Thankfully, I am a therapist who practices what he preaches.  For years, Lorrie and I have been building our social support network.  When everything went pear-shaped, we were able to draw on the resources of trusted friends and family to help disperse the stress and get things done.  It was still hard… terrible really, but the situation became survivable because of the support of our network.

III.              The key players and why it worked

So, here are some of the people who helped get us through this trying time:

My mom – she helped do laundry (did I mention our washer is broken at this time?  Yeah,when it rains it pours).  With 5 kids, laundry piles up quickly and without Lorrie around, I couldn’t easily get to the laundry mat.  She also was there to just talk and let me vent.  She and my step-father drove supplies or my wife to the hospital (changes of clothes, activities, etc.).  She also wrote some great letters to my daughter to help her deal with her anxiety and worry.

Michele – A good friend of the family and fellow therapist (http://www.michelepaiva.com) not only kept in touch with my daughter through texts and phone calls.  She put together several care packages.  She even gave me a chance to sit and talk, putting the worry aside, for about a half hour in the middle of a particularly bad day which was perhaps he greatest gift of all.  Her thoughtfulness and support were and are outstanding.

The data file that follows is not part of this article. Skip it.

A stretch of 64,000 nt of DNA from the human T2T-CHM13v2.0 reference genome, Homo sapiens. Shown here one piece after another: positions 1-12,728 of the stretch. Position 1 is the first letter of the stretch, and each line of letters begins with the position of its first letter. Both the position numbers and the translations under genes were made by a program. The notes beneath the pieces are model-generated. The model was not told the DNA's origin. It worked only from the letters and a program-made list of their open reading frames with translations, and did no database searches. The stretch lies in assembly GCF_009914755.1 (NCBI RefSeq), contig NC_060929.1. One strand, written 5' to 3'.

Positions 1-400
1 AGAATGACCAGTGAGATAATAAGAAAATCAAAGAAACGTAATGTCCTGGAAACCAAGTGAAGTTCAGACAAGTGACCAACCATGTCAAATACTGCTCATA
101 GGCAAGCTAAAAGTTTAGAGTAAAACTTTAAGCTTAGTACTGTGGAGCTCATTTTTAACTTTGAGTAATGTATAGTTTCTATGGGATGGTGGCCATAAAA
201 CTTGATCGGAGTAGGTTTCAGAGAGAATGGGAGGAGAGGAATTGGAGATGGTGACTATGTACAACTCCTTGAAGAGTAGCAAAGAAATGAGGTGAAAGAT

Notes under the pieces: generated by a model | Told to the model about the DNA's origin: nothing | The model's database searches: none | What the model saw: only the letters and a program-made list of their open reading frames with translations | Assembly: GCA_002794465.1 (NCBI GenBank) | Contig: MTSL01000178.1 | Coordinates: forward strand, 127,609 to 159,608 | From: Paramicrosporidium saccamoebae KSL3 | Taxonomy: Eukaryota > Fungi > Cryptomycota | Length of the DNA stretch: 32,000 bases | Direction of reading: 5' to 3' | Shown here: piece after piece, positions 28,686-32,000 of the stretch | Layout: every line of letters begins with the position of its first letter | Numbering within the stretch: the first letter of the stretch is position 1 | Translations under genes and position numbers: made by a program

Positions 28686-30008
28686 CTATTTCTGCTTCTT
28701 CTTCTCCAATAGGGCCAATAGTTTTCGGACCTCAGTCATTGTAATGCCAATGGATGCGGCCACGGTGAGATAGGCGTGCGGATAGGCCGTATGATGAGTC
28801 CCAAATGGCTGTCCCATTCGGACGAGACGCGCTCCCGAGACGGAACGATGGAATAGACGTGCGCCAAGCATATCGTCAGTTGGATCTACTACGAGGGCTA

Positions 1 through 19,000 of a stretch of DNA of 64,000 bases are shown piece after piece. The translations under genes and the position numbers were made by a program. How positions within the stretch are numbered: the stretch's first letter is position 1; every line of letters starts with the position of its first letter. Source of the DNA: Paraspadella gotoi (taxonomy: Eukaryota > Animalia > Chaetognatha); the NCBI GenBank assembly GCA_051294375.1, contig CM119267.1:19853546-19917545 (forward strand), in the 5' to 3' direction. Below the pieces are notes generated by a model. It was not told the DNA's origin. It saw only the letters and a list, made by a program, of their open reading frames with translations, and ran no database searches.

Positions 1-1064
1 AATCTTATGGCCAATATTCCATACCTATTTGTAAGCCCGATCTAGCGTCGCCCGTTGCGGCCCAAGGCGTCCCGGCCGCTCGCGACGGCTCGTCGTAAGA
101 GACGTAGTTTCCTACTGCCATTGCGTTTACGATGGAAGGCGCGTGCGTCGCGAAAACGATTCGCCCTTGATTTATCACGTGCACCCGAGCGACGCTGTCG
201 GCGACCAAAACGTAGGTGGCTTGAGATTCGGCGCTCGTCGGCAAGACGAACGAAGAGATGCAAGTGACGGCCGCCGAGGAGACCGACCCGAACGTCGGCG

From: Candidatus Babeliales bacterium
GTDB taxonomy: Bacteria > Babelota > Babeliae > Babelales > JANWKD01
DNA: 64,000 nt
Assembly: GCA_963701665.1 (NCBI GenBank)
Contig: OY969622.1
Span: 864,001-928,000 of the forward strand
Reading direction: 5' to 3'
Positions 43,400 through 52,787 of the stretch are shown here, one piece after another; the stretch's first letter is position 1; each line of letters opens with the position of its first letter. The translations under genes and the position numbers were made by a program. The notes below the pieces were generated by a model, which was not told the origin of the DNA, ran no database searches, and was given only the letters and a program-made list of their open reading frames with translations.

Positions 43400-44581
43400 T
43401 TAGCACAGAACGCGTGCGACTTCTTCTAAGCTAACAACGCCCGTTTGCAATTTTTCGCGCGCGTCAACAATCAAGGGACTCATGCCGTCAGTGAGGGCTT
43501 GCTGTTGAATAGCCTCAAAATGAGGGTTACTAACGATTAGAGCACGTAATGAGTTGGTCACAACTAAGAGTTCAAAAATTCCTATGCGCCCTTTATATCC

Angela – Our foster care social worker.  She helped deal with various scheduling and school issues.  She answered emails and diverted some of the usual BS we have to manage freeing me to focus on what I needed to do.  She came over and sat with the kids when I couldn’t get home in time from work or other obligations. She went above and beyond.

Rand – Another therapist and colleague.  He also let me vent.  He even took over therapy on some of our co-therapy casesfreeing me up to do my parenting thing without guilt.  He was a kind voice of support and reason.

Dr. Chang – Our allergy specialist.  He helped coordinate doctors within various departments to make things run a little smoother at the hospital. He didn’t have to as his specialty wasn’t really needed for what was being done.  Despite that, he stepped up and helped sort things out.

Anthony – A co-worker and friend.  He kept me in the loop with stuff at work and ran some interference as I tried to juggle parenting and work.

My son, Zak – He stepped up and helped with housework and helped keep things stable when I couldn’t be home.  He really stepped up his game and I am grateful.

My sister  — She also let me talk and vent.  When I asked her to run some stuff up to the hospital he immediately said yes. When it turned out she couldn’t do that, she sorted at the situation and arranged for my Mom to do that without involving me (other than letting me know about the change in plans).  She saved  from having to solve yet another problem and helped alleviate a little bit of stress.